Sunday, February 27, 2011

Meanwhile, in Iran

The problem of universities filled with women appears to have been solved in a simple fashion: Maximum quotas to keep women out:
The head of Iran's Research and Planning Organization of Higher Studies has said that the number of male and female students in the Islamic republic is now equal.

Massoud Hadian Dehkordi has said that there are currently 3,790,859 students in the country, of which he said about 50.5 percent are men and about 49.5 percent women.

Previously it had been reported, based on official figures, that women made up 60-65 percent of university entrants.

Some Iranian officials had expressed worry over the rising numbers of women at universities, and said that it represented a threat to traditional values and that it would limit women's marriage opportunities.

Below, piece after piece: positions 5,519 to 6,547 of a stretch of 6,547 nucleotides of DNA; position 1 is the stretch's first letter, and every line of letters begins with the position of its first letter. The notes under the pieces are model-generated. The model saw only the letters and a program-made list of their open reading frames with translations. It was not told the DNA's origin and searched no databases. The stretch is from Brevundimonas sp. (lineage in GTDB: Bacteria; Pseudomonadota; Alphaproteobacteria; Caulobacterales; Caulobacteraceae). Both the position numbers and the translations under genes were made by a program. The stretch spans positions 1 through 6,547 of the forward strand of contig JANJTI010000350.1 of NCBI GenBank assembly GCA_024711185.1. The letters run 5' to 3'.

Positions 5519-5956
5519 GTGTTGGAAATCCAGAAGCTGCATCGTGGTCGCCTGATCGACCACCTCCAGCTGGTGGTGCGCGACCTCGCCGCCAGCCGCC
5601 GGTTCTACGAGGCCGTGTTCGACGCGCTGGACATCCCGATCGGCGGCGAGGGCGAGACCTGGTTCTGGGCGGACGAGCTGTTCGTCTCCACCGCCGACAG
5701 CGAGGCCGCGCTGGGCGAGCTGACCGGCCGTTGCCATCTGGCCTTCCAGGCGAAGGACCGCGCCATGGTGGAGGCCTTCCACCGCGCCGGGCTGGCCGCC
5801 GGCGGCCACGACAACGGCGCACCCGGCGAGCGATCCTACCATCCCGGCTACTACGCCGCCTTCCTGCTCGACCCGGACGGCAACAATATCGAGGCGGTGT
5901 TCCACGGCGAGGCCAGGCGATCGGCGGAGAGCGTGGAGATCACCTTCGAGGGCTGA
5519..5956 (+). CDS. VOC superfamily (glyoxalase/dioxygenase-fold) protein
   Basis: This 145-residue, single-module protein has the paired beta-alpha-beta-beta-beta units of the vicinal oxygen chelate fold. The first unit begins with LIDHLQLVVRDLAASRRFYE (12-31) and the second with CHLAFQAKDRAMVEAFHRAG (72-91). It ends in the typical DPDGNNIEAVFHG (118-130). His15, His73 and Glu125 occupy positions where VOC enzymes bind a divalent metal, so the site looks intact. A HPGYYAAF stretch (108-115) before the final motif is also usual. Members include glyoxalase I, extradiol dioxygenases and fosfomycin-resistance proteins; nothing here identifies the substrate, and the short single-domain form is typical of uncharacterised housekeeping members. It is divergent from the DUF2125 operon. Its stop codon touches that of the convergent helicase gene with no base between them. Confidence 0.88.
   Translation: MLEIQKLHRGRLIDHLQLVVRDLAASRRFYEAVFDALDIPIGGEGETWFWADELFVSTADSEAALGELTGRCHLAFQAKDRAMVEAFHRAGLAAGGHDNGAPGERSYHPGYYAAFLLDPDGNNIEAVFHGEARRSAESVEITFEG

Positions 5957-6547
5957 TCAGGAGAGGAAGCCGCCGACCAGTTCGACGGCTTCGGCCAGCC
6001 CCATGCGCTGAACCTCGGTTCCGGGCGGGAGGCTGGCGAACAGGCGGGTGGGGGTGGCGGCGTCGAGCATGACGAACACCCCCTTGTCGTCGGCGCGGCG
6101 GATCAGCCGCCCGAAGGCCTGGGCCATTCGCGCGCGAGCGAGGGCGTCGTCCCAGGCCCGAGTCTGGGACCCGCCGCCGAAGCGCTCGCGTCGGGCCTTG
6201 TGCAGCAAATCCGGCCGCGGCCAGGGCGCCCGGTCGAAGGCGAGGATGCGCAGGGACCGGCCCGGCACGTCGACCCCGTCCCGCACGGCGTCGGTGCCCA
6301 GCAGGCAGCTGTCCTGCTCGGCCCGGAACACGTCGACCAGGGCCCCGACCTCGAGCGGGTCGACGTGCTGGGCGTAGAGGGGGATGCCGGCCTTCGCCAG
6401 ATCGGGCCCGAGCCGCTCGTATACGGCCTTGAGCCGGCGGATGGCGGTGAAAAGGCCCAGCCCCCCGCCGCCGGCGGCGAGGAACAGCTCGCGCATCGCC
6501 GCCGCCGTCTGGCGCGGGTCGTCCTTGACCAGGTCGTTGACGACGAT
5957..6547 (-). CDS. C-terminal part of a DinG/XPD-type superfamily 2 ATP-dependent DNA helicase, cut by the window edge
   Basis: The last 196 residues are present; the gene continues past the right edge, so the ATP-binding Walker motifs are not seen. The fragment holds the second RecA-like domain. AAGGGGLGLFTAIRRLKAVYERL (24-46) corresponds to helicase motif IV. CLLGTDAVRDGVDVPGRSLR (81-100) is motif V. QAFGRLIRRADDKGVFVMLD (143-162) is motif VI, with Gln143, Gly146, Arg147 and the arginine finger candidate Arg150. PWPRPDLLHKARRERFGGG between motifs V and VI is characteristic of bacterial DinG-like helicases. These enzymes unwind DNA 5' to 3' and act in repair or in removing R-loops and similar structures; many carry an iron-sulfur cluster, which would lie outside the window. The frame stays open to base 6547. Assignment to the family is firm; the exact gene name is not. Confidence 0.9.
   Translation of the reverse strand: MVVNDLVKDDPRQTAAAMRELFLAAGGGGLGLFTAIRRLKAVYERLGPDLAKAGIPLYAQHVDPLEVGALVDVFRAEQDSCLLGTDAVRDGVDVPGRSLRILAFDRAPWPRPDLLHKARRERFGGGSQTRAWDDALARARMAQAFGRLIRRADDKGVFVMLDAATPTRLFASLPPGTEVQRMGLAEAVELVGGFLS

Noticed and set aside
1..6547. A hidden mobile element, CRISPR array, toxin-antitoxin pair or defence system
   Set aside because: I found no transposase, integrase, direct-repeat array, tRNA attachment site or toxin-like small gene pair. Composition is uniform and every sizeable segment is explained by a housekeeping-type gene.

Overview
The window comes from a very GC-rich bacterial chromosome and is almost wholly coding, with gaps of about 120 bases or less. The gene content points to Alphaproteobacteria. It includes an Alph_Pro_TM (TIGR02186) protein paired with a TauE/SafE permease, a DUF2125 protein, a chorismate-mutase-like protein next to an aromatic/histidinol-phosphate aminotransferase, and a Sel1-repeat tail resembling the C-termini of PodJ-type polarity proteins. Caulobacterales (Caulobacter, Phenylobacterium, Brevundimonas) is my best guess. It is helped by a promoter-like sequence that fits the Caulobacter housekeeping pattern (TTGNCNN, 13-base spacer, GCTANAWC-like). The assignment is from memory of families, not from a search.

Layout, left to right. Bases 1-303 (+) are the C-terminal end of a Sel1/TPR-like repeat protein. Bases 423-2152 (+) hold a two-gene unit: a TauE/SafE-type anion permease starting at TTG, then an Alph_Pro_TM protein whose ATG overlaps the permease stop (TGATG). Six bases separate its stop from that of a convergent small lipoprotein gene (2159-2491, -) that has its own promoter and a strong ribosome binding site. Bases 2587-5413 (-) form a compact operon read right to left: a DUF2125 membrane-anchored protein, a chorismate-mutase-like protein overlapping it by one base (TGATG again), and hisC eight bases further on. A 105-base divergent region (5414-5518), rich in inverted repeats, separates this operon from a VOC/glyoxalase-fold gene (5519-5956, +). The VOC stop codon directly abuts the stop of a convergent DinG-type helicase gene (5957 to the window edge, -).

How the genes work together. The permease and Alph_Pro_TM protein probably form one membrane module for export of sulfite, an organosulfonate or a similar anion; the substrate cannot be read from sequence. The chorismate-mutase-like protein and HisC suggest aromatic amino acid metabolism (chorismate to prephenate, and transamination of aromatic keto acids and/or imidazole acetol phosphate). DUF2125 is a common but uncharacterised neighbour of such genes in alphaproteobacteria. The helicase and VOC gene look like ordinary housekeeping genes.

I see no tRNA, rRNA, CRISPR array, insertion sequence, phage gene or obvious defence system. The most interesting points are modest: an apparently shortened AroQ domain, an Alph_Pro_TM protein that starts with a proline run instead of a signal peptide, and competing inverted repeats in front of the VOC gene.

In 2008, the Research Center of the Iranian parliament expressed concern over the trend, which it described as "alarming" and called on the government to stop it.
And so it seems to have been stopped. Engineering and medicine are two of the fields in which women now face maximum quotas.

But note the sentence I have bolded: Iranian sexists don't have to veil their words the way American ones do. Thus, we are never told the real reason why fewer women should go to college. But that reason is the very same one: to uphold traditional values of a patriarchal sort.